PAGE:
Simple sentences using categorical form. The structure of a categorical proposition, 'All A are B', mirrors the structure of a simple sentence. The 'A' in question is the subject of the sentence, while the 'B' is the predicate. This is useful because it helps correct problems with noun-verb agreement. Clearly identifying the subject and the predicate reminds the student that they work as a pair.
Another application of categorical form involves the use of subordinate clauses. The subject-predicate form clearly illustrates to the student the idea that subordinate clauses modify the subject (or predicate) they are attached to. Showing the student a sentence of the form:
"All men are mortal"
clarifies the form of:
"All men who are kings are mortal."
Complex sentences using logical operators. Complex sentences are formed out of simple sentences using logical operators. Consider, for example, how a complex sentence may be constructed from the simple sentences "All men are mortal" and "Socrates is a man".
If all men are mortal then Socrates is a man.
Either all men are mortal or Socrates is a man.
All men are mortal and Socrates is a man.
Even more complex sentences or paragraphs using indicator words. Using simple and complex sentences as described above, the structure of paragraphs can be detailed to students. We identify the premises and conclusion of an argument as a set of sentences. Then these sentences are assembled into a paragraph using indicator words.
If all men are mortal then Socrates is a man, and all men are mortal, therefore Socrates is a man.
All men are mortal, and Socrates is a man. Therefore, Socrates is mortal.
More complex paragraphs are constructed from more complex arguments. Consider the following:
All men are mortal and Socrates is a man. Thus, Socrates is mortal. All things which are mortal eventually die. Therefore, Socrates will eventually die.
Knowledge in many disciplines is abstract knowledge. This is most clearly the case in mathematics, where notation such as "x+y=z" is abstract, but it is also true in many other cases. For example, in geography, students may be taught that a river meanders in a particular way. This is abstract because we are not talking about any particular river. Or in music, students are taught to read sheet music. This is abstract because sheet music is not generally written for a particular music.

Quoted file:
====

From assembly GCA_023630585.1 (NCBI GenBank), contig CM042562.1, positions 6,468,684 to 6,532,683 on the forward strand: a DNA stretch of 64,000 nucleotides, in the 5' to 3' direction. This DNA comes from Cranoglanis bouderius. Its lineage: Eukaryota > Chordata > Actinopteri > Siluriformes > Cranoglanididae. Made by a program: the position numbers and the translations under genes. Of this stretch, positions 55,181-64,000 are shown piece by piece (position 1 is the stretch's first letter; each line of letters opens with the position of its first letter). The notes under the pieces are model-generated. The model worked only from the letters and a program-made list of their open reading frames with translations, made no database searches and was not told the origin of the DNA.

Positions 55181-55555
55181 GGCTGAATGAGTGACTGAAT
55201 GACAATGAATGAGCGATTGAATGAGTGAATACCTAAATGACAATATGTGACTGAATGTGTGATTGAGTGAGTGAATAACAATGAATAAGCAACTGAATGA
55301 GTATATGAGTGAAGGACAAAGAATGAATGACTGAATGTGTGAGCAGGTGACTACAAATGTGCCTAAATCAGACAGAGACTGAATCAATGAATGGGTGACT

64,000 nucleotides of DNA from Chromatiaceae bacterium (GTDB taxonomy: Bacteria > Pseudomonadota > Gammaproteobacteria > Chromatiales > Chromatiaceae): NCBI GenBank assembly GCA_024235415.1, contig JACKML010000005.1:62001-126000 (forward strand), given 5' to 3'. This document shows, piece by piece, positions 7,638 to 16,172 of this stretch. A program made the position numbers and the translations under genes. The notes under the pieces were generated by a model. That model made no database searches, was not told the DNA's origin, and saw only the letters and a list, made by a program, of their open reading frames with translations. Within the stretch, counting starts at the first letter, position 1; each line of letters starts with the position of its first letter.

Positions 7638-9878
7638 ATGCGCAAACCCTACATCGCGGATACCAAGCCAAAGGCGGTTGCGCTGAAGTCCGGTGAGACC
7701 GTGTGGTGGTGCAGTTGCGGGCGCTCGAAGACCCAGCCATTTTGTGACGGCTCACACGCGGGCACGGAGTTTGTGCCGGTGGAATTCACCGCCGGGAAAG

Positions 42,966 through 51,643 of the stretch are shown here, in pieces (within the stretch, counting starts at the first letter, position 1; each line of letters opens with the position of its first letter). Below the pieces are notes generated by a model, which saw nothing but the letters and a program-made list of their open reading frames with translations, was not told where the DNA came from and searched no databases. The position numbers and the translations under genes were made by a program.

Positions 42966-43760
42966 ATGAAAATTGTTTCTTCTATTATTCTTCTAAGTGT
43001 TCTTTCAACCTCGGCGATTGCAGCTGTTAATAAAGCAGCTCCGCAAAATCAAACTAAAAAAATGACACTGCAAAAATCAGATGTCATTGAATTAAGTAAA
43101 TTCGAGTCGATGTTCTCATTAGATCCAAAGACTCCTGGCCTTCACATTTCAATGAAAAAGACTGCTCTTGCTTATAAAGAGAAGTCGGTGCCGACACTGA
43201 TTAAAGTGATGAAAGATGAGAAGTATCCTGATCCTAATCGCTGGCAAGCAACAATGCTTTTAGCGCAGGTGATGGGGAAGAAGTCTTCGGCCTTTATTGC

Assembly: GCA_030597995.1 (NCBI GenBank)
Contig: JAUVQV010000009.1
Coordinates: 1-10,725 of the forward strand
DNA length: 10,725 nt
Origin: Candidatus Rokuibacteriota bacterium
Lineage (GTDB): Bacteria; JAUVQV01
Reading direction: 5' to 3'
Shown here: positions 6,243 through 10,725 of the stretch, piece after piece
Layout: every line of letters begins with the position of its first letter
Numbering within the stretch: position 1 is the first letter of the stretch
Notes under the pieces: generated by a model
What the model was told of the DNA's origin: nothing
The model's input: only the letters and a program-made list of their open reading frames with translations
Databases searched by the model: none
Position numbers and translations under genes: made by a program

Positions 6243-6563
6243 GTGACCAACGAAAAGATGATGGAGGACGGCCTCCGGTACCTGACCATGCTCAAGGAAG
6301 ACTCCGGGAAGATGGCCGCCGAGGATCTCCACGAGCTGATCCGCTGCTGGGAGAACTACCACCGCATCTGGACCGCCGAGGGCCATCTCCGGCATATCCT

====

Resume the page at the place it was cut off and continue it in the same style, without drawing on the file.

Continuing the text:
Critical thinking forces a student to reason abstractly because sentences and arguments are thought of as abstract structures. The long paragraph just above should be recognized by the student as an instance of:
All A are B and S is A. Thus, S is M. All M are D. Therefore, S is D.
The benefits of abstract thought should be clear. Lessons learned in one domain are more easily applied in another domain when abstract features of the two domains are identified.
How might this be applied in a classroom? In essence, it involves imparting to the student not merely knowledge of particular matters of fact, but also the abstract form of whatever knowledge is being taught. For example, the proposition that "Rome fell because of a lack of morality" is an instance of the more general "Civilizations fall because of immorality". Students may be shown this, and also shown that the same pattern occurs in "Sodom and Gomorrah fell because of immorality" and "This civilization will fall because of immorality".
Students often misunderstand what they are reading. Often this is because they do not know what to look for in a piece of writing. This is understandable; there are many ways to go wrong when reading even a short paragraph.
For example, students often misunderstand a particular sentence. One common mistake occurs, for example, when a student interprets "Not all men are mortal" as meaning "No men are mortal". Knowing that the contradictory of "All A are B" is "Some A are not B" would allow the student to understand that "Not all men are mortal" means "Some men are not mortal".